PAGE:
The TDRF is most likely to work well when it’s the only investment you own. They are built to be an auto-pilot one-stop-shop solution. But as you add different types of accounts with varying underlying investments, the TDRF approach can begin to cause inefficiencies.

    What if you work at Apple and have stock options? The largest underlying asset of most TDRFs is Apple – they don’t account for you owning lots of it already. Or what if your wife’s retirement account at work has terrible options except for the US stock option… maybe it’s best for you to own 100% US stock in your wife’s plan and round out the rest of your target allocation with your retirement plan. The TDRF will not work for this customized approach.

    One of the most common mistakes people make is they treat TRDF’s like any other mutual fund or ETF. In fact, I was just looking at a 401k today where the individual owned 25% in TRDF’s and the remainder in random funds. That’s typically not the best approach. It’s like opting to manage your investments yourself but then selecting an investment that’s designed for people that don’t want to manage their investments.

    Active vs. Passive Management

    This is a totally separate bear of a subject – you can read books upon books about it… but here is the short story. With active investing, the goal is to BEAT the market – the market being the entire collection of underlying investments you can choose from. An example market might be all stocks in the US. An active US stock fund’s goal is to pick the winners and outperform the collective market.

    With passive investing, the goal is to MATCH the market. Instead of trying to pick the winners, a passive US stock fund will simply buy the entire market. The fund’s return will be the market’s return less expenses. Academic circles favor passive investing. Wall street favors active investing. I’ll save my opinions for another day.

    For starters, you should have your mind made up as to whether you want to use a passive, active or combination approach. When considering the TDRF, you need to understand whether it’s active or passive. According to the Morningstar research noted above, 67% of TDRFs are active. Most educated investors I talk to today favor the passive approach, yet many of them unknowingly are using an active approach with their TDRFs.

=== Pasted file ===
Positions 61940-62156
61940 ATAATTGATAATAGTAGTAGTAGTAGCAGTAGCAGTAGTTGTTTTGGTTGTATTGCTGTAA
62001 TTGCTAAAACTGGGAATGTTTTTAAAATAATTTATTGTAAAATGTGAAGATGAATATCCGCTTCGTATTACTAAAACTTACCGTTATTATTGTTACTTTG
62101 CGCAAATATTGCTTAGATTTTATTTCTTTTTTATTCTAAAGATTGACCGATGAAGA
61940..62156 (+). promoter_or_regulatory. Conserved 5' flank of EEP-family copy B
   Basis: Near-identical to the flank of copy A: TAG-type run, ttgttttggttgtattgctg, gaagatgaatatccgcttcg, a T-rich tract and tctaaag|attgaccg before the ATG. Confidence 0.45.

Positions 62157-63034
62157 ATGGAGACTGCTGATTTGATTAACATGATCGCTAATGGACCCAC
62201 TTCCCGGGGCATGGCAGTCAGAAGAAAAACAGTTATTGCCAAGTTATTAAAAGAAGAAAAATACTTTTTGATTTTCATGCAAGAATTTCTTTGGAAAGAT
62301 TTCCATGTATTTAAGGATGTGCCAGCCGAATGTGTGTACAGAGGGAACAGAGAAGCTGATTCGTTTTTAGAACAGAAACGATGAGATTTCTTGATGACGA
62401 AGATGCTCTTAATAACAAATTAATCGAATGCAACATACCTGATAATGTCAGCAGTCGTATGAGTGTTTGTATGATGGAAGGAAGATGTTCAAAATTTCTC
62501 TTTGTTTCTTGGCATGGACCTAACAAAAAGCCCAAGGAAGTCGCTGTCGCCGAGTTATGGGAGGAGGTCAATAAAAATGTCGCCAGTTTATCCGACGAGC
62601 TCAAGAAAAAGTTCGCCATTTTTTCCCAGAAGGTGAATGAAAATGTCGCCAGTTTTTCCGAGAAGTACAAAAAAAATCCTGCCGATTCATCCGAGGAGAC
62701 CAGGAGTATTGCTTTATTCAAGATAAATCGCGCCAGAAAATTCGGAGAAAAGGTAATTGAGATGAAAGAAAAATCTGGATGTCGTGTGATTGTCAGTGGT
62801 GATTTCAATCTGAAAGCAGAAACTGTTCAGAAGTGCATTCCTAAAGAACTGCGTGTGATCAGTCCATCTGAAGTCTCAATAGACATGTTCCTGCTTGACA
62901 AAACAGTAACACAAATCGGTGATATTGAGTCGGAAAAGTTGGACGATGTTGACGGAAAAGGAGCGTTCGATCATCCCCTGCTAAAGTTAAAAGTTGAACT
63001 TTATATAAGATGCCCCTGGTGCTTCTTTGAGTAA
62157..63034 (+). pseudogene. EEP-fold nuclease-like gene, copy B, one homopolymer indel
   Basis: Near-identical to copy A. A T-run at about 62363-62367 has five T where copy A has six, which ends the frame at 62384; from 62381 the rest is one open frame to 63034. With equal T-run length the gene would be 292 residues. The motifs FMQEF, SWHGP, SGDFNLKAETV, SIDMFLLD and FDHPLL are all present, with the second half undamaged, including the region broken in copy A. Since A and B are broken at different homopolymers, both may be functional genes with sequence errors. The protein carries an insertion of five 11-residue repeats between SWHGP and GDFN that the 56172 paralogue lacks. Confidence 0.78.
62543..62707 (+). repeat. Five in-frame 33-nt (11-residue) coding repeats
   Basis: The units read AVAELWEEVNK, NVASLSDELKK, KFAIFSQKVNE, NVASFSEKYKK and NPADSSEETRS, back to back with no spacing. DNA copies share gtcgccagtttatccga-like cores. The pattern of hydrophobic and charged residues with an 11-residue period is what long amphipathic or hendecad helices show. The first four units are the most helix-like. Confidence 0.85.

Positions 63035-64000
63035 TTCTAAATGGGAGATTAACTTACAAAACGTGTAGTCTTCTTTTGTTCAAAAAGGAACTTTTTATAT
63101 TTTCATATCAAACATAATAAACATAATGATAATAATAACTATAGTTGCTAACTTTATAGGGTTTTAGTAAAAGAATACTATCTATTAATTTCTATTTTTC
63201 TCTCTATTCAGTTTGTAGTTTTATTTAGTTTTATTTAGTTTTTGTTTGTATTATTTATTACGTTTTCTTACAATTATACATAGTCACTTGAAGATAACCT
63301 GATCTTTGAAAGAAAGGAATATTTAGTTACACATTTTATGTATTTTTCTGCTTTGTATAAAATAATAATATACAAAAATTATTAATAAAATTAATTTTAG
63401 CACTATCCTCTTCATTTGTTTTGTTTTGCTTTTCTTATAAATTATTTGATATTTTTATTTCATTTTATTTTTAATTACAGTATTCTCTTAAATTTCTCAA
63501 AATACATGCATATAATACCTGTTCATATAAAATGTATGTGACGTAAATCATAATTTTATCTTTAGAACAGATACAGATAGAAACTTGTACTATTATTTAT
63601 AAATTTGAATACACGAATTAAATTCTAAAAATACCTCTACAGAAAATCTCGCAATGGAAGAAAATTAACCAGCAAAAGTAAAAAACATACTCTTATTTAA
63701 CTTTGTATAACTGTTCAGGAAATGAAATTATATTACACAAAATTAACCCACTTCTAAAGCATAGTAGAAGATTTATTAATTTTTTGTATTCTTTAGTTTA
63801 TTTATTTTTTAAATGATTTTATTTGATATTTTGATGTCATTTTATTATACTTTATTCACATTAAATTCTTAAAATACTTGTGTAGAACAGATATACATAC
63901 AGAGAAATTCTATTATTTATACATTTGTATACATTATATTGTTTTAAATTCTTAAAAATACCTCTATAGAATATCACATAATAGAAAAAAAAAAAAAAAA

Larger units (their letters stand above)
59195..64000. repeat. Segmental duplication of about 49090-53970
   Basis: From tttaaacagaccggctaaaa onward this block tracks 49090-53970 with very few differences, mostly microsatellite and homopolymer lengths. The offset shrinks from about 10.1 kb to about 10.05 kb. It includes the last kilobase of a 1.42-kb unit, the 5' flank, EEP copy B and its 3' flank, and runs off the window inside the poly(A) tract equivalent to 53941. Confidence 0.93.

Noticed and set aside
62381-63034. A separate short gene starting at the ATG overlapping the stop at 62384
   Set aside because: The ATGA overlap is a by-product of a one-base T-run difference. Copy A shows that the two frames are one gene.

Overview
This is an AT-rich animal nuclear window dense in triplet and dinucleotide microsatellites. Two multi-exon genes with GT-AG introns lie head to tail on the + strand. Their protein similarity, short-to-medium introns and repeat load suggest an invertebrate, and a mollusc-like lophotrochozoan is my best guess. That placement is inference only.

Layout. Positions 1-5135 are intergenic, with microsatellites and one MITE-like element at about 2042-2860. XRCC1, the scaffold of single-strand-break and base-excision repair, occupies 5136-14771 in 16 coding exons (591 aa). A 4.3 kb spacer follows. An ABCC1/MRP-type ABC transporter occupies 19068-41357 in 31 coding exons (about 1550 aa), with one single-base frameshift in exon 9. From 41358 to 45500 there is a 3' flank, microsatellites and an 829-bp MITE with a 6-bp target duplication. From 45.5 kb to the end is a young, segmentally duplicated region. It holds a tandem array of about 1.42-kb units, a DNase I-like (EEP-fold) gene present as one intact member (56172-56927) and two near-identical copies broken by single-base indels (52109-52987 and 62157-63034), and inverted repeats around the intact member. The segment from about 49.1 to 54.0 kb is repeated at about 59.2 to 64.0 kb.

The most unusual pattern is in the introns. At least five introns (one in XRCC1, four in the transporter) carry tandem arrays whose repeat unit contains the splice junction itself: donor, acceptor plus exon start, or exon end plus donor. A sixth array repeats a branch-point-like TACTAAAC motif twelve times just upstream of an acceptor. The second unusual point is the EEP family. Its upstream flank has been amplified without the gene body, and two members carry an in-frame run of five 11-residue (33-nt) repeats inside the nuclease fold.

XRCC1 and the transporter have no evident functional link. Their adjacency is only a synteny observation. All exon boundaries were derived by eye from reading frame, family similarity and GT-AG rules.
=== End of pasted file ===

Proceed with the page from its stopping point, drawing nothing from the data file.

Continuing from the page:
Underlying Cash Holdings

    In case you weren’t aware, cash is an inefficient long term investment vehicle. It’s very difficult to build wealth holding cash. When considering TDRFs or any investments for that matter, you should be paying attention to the fund’s cash holdings. Typically, less is more with cash inside your TDRF.

    To give you an idea of the variance between funds, the Russell LifePoints 2030 fund (RRLAX) holds 10.83% cash. The Vanguard Target Retirement 2030 fund (VTHRX) holds 1.35%. That’s huge! I am not sure why Russell is holding so much cash but I would never want that much of my money sitting on the sidelines. It needs to be put to work!

    Buys And Sells (aka Turnover)

    It’s worth it to understand how often your TDRF is buying and selling underlying stocks and bonds – especially if the investment account holding them is taxable (like an individual brokerage account or joint investment account).

    Why is this important? The more your TDRF fund buys and sells investments, the higher your tax and trading expenses. Some TDRFs have a very high volume of buying and selling (sometimes called turnover) and others are extremely low. Every buy and sell has tax consequences and trading costs for you to pay. Generally, it’s a bad idea to own TDRFs with high turnover inside taxable accounts unless you’re in a very low tax bracket.

    Your Withdrawal Strategy

    Quality TDRFs can work well for the average retirement scenario. But people often have unique circumstances. For instance, what if you have a deferred compensation plan that requires you withdraw the funds over a set period of time? Let’s say for instance you must draw down this plan in your first five years of retirement. If this is the case, the standard allocation is likely too aggressive for you – given your uniquely short time horizon.

    The same could be true if you’re considering TDRFs in a taxable investment account which you plan to spend down in your first phase of retirement. It’s likely not going to fit the boilerplate mold of the typical TDRF.

    TDRFs vs. Alternatives Available

    Ultimately, one of the most important factors in considering the TDRF is: what’s the alternative? If the account is a 401k, it’s likely you are limited to a handful of choices outside the TDRF. For some 401k’s, TDRFs are the only choice. On the other hand, if you’re using an IRA, the options are almost unlimited. Let’s consider two over-generalized types of people and how they might handle TDRFs…

    1) Proactive and very experienced investors (or those with advisors helping manage their investments) with large account balances and many different types of accounts: Generally, this group is better off using individual funds IF quality options exist.

    2) Inexperienced investors that aren’t going to monitor investments and only have one small account: Generally, this group is better off using TDRFs as long as they are quality funds.

    Ultimately, the “right” decision depends on your individual circumstances. Either way, a great starting point is learning the basics and/or hiring help. If you plan to hire help, look for someone whose livelihood is not tied to the expenses of your investments.